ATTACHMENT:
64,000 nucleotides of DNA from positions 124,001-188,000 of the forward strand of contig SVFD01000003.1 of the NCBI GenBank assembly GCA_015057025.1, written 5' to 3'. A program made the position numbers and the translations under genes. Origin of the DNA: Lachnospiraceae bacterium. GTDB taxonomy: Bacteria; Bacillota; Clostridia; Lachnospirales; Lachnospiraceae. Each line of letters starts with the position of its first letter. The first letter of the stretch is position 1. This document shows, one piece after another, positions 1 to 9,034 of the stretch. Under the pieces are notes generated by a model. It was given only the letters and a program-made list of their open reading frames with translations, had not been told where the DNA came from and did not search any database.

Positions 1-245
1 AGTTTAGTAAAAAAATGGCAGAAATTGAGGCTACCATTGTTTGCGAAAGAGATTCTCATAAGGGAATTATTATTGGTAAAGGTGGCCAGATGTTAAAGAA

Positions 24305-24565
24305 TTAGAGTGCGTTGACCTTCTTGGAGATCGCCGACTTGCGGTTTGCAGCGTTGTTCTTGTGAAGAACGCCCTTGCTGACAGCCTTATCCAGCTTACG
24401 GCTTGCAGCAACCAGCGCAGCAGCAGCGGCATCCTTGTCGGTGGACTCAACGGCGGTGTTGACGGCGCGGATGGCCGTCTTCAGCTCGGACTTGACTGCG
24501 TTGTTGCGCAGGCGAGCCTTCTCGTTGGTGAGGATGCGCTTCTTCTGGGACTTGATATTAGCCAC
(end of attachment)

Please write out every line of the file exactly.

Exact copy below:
64,000 nucleotides of DNA from positions 124,001-188,000 of the forward strand of contig SVFD01000003.1 of the NCBI GenBank assembly GCA_015057025.1, written 5' to 3'. A program made the position numbers and the translations under genes. Origin of the DNA: Lachnospiraceae bacterium. GTDB taxonomy: Bacteria; Bacillota; Clostridia; Lachnospirales; Lachnospiraceae. Each line of letters starts with the position of its first letter. The first letter of the stretch is position 1. This document shows, one piece after another, positions 1 to 9,034 of the stretch. Under the pieces are notes generated by a model. It was given only the letters and a program-made list of their open reading frames with translations, had not been told where the DNA came from and did not search any database.

Positions 1-245
1 AGTTTAGTAAAAAAATGGCAGAAATTGAGGCTACCATTGTTTGCGAAAGAGATTCTCATAAGGGAATTATTATTGGTAAAGGTGGCCAGATGTTAAAGAA

Positions 24305-24565
24305 TTAGAGTGCGTTGACCTTCTTGGAGATCGCCGACTTGCGGTTTGCAGCGTTGTTCTTGTGAAGAACGCCCTTGCTGACAGCCTTATCCAGCTTACG
24401 GCTTGCAGCAACCAGCGCAGCAGCAGCGGCATCCTTGTCGGTGGACTCAACGGCGGTGTTGACGGCGCGGATGGCCGTCTTCAGCTCGGACTTGACTGCG
24501 TTGTTGCGCAGGCGAGCCTTCTCGTTGGTGAGGATGCGCTTCTTCTGGGACTTGATATTAGCCAC